It's so weird, when me and Ja were watching Hamilton, we noticed certain similarities to our music. We would look at each other in the audience like, "Wait a minute, did he take that?" Especially with some of the Ja references, we noticed little accents here and there that were very familiar to us, and this was before Lin told us anything. When Lin said that we really did inspire it, we were like, "Wow, that's so crazy." It was a dope experience, and he's such a genius, so it was a really good feeling.
I know you and Ja Rule are close. How do you think he's been feeling during all of this Fyre Festival mayhem?
I guess like any human being, when you set out to do something awesome and it doesn't turn out awesome you're disappointed. I'm wishing everything to be positive, whatever the outcome is. For every pointed person involved, I'm just wishing for a positive, peaceful outcome.
Why do you think you and Ja Rule have such great musical chemistry together?
It was from the day that we met. The first time we met was on a video shoot for Caddillac Tah's "POV City Anthem," and we kind of just gelled. And then we shot our first video, "Always on Time." It wasn't like we had each other's numbers, and we didn't see each other every day, but it was just super organic from the beginning. Sometimes people just have that chemistry. Our personalities click like a brother and sister thing.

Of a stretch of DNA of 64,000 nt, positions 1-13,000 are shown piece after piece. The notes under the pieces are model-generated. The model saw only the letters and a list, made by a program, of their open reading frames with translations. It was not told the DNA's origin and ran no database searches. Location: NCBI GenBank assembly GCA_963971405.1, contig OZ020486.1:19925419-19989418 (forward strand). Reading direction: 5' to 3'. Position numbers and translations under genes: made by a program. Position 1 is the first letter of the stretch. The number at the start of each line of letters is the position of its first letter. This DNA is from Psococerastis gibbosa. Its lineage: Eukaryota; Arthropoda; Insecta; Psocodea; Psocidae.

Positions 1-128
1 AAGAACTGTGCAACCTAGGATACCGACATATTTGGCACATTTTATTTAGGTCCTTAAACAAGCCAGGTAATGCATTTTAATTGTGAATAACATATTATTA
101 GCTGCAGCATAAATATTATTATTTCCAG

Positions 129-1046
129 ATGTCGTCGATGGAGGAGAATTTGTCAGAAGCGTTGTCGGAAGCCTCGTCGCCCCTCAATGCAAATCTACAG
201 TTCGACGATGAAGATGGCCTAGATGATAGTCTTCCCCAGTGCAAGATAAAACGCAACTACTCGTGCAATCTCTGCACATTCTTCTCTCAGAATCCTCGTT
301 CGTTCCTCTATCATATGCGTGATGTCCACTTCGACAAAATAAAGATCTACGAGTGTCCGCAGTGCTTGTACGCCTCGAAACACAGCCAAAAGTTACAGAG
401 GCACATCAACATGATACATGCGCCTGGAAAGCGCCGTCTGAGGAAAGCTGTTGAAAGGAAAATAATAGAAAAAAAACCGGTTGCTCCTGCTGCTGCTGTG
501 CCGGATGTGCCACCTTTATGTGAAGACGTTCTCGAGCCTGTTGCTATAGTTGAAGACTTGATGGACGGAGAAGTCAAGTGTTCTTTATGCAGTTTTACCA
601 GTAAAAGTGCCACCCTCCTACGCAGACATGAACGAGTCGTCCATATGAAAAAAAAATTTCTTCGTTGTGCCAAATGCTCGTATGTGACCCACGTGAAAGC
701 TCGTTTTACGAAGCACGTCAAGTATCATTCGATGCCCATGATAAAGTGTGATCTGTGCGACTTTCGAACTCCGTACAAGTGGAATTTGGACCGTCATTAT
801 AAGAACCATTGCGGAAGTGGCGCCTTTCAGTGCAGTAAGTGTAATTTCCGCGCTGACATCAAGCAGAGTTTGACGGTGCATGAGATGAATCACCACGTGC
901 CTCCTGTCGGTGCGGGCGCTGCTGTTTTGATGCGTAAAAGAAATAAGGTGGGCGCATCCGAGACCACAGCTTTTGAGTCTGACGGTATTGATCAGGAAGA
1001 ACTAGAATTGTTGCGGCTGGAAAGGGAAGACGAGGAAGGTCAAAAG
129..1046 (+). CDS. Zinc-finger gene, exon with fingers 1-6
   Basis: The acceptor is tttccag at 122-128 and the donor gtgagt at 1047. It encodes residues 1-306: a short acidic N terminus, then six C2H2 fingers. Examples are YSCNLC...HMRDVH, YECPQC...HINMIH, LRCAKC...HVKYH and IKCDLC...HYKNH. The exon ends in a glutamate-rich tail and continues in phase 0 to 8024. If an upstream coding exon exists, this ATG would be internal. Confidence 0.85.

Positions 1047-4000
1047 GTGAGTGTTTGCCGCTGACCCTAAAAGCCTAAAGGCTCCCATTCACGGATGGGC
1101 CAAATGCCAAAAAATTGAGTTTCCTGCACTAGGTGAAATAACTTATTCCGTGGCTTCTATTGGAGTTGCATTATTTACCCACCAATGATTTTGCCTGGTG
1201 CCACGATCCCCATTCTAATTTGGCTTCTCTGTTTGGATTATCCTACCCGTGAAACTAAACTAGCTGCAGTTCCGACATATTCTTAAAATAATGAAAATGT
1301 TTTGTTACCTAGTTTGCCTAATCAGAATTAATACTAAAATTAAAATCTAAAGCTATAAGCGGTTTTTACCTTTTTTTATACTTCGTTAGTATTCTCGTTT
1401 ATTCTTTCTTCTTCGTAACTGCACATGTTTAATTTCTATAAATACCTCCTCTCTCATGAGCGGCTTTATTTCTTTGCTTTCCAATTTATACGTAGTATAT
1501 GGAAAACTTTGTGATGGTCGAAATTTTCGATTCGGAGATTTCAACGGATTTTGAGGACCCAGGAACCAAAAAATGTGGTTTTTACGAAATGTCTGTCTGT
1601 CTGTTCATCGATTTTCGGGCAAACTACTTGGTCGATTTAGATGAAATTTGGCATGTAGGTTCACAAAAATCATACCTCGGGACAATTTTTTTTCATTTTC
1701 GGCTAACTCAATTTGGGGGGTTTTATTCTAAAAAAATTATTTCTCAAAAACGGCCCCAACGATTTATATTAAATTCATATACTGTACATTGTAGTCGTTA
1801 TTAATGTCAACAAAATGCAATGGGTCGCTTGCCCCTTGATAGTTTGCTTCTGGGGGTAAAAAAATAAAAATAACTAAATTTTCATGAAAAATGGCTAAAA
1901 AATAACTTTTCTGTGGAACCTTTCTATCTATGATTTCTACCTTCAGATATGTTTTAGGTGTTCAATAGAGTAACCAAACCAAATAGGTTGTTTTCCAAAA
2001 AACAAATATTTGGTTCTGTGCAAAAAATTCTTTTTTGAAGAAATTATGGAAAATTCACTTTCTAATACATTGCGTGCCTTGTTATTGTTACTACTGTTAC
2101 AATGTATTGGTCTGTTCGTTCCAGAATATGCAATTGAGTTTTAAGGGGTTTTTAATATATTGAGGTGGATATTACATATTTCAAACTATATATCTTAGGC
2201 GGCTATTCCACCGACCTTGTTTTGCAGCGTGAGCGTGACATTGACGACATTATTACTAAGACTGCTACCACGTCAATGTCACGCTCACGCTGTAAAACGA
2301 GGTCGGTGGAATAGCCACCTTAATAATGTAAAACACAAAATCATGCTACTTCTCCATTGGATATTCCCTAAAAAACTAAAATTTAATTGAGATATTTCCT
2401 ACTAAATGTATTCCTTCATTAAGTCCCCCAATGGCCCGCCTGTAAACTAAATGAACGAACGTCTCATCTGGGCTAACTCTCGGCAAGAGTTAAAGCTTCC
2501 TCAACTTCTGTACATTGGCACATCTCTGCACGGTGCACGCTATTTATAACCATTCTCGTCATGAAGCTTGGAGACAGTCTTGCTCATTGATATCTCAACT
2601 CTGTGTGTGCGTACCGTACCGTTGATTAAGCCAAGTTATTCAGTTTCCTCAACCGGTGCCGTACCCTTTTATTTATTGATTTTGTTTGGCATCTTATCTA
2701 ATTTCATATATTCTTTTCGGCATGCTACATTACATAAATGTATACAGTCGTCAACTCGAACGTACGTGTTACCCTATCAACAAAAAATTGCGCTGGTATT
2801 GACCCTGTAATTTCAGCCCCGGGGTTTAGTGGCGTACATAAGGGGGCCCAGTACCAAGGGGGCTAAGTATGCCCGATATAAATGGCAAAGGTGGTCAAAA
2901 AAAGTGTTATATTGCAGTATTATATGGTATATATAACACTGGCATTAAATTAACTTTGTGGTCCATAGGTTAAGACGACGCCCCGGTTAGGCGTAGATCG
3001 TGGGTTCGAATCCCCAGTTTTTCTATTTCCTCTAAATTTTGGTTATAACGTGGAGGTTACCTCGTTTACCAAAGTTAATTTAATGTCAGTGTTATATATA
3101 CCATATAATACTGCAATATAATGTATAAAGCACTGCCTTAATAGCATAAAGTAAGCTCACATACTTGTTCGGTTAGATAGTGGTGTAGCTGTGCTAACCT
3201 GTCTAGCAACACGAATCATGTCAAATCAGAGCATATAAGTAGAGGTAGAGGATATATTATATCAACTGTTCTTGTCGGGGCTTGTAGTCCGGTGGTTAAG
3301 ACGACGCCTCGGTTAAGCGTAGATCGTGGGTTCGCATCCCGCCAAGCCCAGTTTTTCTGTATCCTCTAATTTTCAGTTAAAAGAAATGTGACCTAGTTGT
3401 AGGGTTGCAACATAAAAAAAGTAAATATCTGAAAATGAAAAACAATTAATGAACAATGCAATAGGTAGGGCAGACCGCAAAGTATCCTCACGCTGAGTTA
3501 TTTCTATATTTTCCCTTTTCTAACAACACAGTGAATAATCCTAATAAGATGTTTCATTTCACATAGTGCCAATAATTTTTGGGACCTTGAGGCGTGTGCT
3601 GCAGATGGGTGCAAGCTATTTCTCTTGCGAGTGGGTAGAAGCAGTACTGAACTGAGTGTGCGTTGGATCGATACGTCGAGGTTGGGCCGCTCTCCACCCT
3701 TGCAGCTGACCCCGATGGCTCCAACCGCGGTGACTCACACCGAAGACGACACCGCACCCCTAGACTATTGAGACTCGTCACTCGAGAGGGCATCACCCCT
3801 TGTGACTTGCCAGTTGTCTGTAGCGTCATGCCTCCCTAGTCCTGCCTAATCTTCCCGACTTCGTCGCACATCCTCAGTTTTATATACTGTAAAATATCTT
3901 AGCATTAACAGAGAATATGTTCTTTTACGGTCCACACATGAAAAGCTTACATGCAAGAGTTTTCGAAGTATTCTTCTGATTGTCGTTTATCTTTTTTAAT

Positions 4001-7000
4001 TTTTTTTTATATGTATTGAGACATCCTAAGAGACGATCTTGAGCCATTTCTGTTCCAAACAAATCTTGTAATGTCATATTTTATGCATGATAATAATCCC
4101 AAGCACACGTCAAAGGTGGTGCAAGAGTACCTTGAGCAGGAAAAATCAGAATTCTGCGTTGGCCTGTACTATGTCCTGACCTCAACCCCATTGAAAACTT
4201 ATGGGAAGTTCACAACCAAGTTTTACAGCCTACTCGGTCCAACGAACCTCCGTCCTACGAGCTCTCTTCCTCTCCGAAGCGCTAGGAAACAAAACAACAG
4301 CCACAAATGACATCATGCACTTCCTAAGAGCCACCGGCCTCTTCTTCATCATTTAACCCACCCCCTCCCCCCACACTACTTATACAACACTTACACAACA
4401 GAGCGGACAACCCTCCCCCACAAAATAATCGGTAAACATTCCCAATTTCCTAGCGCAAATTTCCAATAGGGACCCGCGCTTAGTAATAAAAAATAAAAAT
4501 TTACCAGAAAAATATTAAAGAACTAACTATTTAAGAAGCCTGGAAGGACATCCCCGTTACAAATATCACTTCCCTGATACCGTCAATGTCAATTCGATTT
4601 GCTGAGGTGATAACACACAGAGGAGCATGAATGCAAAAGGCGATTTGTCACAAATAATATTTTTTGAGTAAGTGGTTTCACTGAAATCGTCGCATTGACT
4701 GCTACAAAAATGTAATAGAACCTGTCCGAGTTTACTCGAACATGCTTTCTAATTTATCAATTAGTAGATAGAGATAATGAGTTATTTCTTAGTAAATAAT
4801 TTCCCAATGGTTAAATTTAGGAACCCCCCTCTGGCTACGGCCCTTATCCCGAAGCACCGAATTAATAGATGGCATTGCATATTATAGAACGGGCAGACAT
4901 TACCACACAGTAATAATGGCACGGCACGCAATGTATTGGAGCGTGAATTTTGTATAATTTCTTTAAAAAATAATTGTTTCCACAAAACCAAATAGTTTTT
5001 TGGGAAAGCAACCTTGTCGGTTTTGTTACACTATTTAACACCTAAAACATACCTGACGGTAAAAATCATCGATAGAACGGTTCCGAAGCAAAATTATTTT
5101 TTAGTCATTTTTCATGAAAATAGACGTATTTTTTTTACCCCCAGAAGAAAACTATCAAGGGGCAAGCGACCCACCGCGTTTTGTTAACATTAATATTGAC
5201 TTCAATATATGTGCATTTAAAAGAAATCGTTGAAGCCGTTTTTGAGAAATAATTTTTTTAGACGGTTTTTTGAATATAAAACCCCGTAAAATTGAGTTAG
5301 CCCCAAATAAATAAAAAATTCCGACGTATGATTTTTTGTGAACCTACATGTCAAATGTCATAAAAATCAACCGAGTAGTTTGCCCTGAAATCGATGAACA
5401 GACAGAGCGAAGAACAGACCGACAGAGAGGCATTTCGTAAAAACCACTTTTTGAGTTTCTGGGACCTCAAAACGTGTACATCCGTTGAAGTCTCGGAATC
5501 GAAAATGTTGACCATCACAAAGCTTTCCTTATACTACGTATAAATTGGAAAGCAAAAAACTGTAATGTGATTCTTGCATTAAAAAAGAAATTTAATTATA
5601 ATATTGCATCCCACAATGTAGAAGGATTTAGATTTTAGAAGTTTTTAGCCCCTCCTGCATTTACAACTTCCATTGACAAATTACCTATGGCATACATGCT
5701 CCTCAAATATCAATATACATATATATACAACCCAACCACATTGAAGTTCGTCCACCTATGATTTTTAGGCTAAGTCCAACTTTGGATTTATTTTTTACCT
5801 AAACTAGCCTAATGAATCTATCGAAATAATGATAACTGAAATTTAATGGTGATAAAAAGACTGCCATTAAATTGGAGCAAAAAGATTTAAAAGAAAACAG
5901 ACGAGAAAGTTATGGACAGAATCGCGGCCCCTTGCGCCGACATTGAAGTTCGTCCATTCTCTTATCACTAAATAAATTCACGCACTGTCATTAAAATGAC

Are you working on any new music now? You posted a teaser clip of something to Instagram.
Absolutely. I have two records that I'm super excited about. Hopefully, something will be released in the next two weeks. That's kind of a surprise. I'm really excited about that. It's going to be dope. When people hear it they're like, "Ooh!" I just recorded two singles. I worked with A1 who did Chris Brown's single "Party" with Gucci Mane. I also have a record with DJ Mustard and Ty Dolla Sign.
I read that Irv Gotti was relaunching Murder Inc. How are things between you and those guys?
(Laughs) I mean, I'm cool with everybody. It's all love with Murder Inc. As far as the relaunching goes, I'm not too sure about that. But I love everybody from Murder Inc. It's one big family. I think we all just spun off and have been doing our own thing for a minute now. But it's always all love. We created history together.